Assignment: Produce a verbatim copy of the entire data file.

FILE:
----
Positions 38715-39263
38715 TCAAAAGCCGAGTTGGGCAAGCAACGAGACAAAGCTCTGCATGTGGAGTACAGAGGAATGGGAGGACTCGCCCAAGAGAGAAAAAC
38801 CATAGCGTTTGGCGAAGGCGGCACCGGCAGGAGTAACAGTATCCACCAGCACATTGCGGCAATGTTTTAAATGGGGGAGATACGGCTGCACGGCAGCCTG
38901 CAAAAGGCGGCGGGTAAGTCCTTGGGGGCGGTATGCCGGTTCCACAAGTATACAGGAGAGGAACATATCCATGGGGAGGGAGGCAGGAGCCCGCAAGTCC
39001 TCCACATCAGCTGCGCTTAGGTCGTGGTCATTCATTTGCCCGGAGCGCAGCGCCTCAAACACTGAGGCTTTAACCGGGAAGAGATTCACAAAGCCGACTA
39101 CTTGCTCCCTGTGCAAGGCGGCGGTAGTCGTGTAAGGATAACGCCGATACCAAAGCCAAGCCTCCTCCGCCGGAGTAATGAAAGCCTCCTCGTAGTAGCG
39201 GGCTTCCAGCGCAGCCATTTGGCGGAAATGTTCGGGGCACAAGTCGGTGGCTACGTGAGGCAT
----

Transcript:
Positions 38715-39263
38715 TCAAAAGCCGAGTTGGGCAAGCAACGAGACAAAGCTCTGCATGTGGAGTACAGAGGAATGGGAGGACTCGCCCAAGAGAGAAAAAC
38801 CATAGCGTTTGGCGAAGGCGGCACCGGCAGGAGTAACAGTATCCACCAGCACATTGCGGCAATGTTTTAAATGGGGGAGATACGGCTGCACGGCAGCCTG
38901 CAAAAGGCGGCGGGTAAGTCCTTGGGGGCGGTATGCCGGTTCCACAAGTATACAGGAGAGGAACATATCCATGGGGAGGGAGGCAGGAGCCCGCAAGTCC
39001 TCCACATCAGCTGCGCTTAGGTCGTGGTCATTCATTTGCCCGGAGCGCAGCGCCTCAAACACTGAGGCTTTAACCGGGAAGAGATTCACAAAGCCGACTA
39101 CTTGCTCCCTGTGCAAGGCGGCGGTAGTCGTGTAAGGATAACGCCGATACCAAAGCCAAGCCTCCTCCGCCGGAGTAATGAAAGCCTCCTCGTAGTAGCG
39201 GGCTTCCAGCGCAGCCATTTGGCGGAAATGTTCGGGGCACAAGTCGGTGGCTACGTGAGGCAT